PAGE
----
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From: Rob Stewart (stewart_at_[hidden])
Date: 2005-08-07 15:09:44

> From: "Pavel Vozenilek" <pavel_vozenilek_at_[hidden]>
> Date: Tue, 2 Aug 2005 16:43:56 +0200
> Reply-To: boost_at_[hidden]
> Sender: boost-bounces_at_[hidden]
> ________________________________________________________
> 6. Would it be possible to have other qualifiers,
> e.g.: "more_than_half_of"
> if (more_than_half_of(a) >= any_of(b)) ...
> or more complex versions like:
> more_than(10).items_of(a) >= ...
> more_than(30.1).percents_of(a) == ...
> less_than(2).items_of(a) >= ...
> less_than(95).percents_of(a) == ...
> between(1, 5).items_of(a) >= ...
> between(10.5, 20.0).percents_of(a) == ....
> exactly(10).items_of(a) >= ....
> ________________________________________________________
> 7. Will it be possible to use other predicates than
> >, <=, etc in following form:
> if ( is_true_that(all_of(a), a_binary_functor, one_of(b)) ) ...
> where the functor could be lambda:
> if (is_true_that(all_of(a), _1 >= _2, one_of(b)) ....
> It feels more natural than the asymetric "do_comparison".
> ________________________________________________________
> 8. If the "is_true_that" will be implemented than
> a filter "where" could be considered, like:
> if ( is_true_that(all_of(a), _1 >= _2,
> one_of(b) ).where(_1->does_fulfill_condition()) ) ...
> and the "where" fould have unary predicate as parameter,
> this predicate would filter out undesirable items from
> both ranges.

I've been thinking about these ideas further. They are mostly
set manipulations and probably should be part of another
library rather than the junctions/multivalues idea we're working
at this point. Manipulating ranges and filtering them is a wide
open field that should be addressed by its own library. However,
there may be room to implement some of the ideas.

The junctions/multivalues idea is simply to compare a range with
a scalar, or two ranges, and produce a Boolean.

We presently support these operations:


Do we need more? Remember that these names encapsulate
operations, not filters:

  |all | if any fails, the expression is false
  |any | if any succeeds, the expression is true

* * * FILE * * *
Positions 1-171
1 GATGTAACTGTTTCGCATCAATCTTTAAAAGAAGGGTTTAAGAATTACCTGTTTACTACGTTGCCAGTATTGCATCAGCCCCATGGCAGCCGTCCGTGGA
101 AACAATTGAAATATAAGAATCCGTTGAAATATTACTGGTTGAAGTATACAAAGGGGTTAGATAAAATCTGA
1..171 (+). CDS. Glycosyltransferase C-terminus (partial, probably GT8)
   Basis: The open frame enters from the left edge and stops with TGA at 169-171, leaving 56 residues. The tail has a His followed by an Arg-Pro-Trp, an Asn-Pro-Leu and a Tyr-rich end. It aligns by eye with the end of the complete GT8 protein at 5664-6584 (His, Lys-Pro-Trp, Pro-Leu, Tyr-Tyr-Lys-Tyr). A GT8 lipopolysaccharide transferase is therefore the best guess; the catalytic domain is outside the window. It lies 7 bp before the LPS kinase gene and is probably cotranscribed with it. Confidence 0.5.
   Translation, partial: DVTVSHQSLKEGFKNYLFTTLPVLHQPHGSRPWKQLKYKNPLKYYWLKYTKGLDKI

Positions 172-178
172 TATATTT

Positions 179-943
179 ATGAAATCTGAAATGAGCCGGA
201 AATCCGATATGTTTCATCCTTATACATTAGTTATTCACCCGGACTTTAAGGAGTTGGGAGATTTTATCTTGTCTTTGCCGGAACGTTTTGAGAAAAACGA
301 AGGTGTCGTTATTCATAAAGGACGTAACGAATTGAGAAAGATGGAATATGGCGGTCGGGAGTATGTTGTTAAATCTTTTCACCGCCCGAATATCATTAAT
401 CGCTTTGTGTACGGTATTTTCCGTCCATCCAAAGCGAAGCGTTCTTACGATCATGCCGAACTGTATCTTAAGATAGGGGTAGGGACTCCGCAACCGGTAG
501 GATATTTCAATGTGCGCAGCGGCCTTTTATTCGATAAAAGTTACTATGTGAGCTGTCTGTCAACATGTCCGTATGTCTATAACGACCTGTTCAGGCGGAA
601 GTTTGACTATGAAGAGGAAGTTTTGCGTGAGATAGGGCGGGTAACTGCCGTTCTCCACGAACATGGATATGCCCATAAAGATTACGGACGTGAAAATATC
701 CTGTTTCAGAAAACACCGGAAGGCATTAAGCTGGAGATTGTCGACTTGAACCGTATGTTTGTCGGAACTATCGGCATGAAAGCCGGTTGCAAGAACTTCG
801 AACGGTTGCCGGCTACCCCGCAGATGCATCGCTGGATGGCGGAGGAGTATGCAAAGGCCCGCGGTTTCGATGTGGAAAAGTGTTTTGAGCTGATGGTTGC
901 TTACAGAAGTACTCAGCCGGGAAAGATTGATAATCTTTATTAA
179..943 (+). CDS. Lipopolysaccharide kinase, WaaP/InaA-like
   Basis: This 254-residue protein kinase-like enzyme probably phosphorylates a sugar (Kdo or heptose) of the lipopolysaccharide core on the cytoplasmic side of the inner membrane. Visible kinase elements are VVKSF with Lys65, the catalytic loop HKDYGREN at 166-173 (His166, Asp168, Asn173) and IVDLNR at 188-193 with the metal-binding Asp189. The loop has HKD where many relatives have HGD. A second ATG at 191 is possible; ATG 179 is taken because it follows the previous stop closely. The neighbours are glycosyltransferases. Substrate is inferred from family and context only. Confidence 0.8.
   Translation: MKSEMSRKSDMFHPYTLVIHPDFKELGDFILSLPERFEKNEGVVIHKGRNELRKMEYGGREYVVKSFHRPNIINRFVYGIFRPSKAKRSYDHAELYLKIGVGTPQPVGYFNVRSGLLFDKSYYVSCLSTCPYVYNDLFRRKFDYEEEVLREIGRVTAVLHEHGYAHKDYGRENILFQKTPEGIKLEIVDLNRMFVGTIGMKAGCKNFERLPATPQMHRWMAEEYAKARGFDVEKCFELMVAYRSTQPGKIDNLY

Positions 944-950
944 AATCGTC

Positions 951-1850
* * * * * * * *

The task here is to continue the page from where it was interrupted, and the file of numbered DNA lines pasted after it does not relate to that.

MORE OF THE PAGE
|each | if each succeeds independently, the expression
  | | is true
  |n_m | if at least n and no more than m succeed, the
  | | expression is true
  |n | if exactly n succeed, the expression is true
  |none | if any succeeds, the expression is false
  |not_all | if all succeed, the express is false
  |one | if exactly one succeeds, the expression is true

"one" is syntactic sugar for "n" which is syntactic sugar for
"n_m." "not_all" is syntactic sugar for "!any." ("none" is
really just syntactic sugar for "n," but also has a slightly more
straightforward (and efficient) implementation.)

Pavel's syntax ideas--more_than(x).items_of(a)--are interesting.
"percent_of" seems limiting, but "fraction_of" doesn't read as
well. I also wonder whether "percent_of" is in the realm of that
other library I keep mentioning.

How do these look?

   between(x, y).of(a)

With those, we'd still keep the following *_of() operations
because they otherwise require the computation of the range's
length to use one of the above:


Of course "at_least," "exactly," "less_than," and "more_than" are
syntactic sugar for "between." By the same token, you could
argue to keep "any_of," "none," and "one" as syntactic sugar for
their alternatives.

What do you think is the complete set of operations?

Should we include "percent_of?"

Should we provide the alternate spellings like "at_least,"
"more_than," and "one?"

Rob Stewart                           stewart_at_[hidden]
Software Engineer           
Susquehanna International Group, LLP  using std::disclaimer;

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